A surface $S$ is orientable iff its first homology group $H_1(S)$ is a free abelian group $F$, or it is non-orientable iff $H_1(S)$ has the form $F + \mathbb{Z}_2$ (so says wiki, "orientability and homology" header).

My question: are there similarly nice geometric interpretations for the structure of higher-order homology groups? For example, if $H_2(S)$ is free abelian, is there some intuitive sense in which we can say that $S$ is "second-order orientable" (whatever that means)?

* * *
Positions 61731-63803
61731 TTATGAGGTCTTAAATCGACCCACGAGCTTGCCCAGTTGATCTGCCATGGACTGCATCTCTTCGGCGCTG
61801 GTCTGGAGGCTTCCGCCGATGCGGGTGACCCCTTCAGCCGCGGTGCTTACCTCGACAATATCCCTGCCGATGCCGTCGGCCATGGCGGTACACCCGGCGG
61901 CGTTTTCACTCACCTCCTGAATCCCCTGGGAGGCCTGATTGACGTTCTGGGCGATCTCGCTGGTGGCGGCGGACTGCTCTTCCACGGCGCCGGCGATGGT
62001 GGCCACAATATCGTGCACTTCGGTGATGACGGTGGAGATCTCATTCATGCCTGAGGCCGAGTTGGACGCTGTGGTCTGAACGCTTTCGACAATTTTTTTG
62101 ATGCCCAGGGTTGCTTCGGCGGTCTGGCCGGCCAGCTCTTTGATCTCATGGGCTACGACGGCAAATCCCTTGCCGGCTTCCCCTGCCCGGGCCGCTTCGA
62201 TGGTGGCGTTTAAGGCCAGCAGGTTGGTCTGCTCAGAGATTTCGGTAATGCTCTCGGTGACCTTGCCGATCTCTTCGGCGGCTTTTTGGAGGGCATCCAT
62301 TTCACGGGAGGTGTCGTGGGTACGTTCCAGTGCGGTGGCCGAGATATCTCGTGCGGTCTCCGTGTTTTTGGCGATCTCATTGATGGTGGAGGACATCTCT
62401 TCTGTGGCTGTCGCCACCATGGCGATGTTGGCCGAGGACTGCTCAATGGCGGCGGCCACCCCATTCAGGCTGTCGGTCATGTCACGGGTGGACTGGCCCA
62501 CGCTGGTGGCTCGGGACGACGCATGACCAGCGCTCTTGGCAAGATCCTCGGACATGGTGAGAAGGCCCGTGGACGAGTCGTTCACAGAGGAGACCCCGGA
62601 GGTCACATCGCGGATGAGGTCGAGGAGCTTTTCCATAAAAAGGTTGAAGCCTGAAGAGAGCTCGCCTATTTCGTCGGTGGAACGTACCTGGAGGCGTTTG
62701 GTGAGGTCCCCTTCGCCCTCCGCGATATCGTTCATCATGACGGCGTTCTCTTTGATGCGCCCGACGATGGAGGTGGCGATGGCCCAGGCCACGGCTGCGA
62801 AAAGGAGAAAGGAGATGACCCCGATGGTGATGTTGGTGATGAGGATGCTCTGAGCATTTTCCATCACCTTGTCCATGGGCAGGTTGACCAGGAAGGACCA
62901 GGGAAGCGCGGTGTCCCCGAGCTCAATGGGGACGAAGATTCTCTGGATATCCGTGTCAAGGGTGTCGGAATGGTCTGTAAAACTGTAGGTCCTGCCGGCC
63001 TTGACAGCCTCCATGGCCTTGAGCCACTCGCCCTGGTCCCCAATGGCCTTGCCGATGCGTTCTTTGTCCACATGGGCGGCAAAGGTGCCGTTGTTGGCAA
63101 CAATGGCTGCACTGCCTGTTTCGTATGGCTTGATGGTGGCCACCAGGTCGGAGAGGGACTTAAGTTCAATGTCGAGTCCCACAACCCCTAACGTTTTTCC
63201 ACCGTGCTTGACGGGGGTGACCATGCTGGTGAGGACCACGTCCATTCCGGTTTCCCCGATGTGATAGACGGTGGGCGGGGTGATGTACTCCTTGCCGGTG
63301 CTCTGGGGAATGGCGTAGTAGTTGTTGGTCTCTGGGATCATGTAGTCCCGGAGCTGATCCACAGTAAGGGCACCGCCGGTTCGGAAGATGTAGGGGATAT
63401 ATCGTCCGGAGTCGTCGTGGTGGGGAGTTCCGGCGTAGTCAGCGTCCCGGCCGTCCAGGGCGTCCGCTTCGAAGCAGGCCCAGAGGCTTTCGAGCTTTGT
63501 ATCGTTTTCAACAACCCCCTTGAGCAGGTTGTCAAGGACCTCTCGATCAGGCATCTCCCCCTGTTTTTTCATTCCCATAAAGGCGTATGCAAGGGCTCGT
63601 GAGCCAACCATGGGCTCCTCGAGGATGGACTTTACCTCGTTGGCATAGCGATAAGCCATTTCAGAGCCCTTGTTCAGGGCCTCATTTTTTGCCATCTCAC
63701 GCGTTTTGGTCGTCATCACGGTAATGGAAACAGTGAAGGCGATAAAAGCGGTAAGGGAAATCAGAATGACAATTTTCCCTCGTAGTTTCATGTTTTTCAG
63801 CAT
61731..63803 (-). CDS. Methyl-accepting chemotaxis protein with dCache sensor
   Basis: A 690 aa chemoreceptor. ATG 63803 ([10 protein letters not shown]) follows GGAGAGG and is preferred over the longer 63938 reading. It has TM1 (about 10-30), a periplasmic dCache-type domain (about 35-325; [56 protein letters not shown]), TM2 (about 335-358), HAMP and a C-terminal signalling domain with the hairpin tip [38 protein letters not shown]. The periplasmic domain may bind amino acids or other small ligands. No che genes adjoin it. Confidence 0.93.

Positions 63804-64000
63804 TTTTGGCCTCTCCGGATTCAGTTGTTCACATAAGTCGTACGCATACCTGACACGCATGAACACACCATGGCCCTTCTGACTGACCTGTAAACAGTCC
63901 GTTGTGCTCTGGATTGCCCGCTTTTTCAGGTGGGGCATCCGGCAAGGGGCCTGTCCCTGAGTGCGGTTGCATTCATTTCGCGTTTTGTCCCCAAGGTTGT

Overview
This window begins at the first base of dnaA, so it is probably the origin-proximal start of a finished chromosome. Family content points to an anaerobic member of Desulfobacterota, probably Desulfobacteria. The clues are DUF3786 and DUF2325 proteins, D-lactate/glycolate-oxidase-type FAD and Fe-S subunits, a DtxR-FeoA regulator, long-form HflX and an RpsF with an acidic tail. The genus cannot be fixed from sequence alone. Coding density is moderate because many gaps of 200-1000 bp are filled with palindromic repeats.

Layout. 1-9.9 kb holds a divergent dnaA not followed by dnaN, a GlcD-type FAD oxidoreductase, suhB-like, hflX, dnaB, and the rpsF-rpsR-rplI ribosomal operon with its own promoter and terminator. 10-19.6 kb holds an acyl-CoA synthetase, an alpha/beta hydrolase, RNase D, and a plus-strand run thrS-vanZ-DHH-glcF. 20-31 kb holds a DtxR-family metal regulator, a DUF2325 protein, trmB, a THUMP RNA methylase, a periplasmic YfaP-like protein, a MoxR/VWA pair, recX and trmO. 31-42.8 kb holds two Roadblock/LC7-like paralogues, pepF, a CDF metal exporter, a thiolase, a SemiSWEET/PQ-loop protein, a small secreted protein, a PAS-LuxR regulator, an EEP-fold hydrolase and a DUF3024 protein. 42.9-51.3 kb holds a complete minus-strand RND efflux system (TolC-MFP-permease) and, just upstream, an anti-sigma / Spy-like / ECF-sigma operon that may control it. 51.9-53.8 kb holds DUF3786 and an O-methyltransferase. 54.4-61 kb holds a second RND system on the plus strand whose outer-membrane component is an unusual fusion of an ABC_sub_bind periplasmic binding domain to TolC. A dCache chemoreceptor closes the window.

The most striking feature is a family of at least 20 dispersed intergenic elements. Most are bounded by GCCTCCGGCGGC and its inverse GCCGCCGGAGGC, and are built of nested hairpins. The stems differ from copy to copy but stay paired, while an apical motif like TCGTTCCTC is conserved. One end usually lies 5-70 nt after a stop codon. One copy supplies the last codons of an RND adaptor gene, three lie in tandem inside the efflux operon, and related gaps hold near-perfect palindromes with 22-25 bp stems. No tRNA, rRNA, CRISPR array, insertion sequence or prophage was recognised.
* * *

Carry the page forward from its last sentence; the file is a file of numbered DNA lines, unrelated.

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    $\begingroup$ That characterization of orientability in terms of H1 is a red herring, really. Orientability is related to the top (co)homology of a manifold. $\endgroup$ – Mariano Suárez-Álvarez Feb 6 '17 at 23:47

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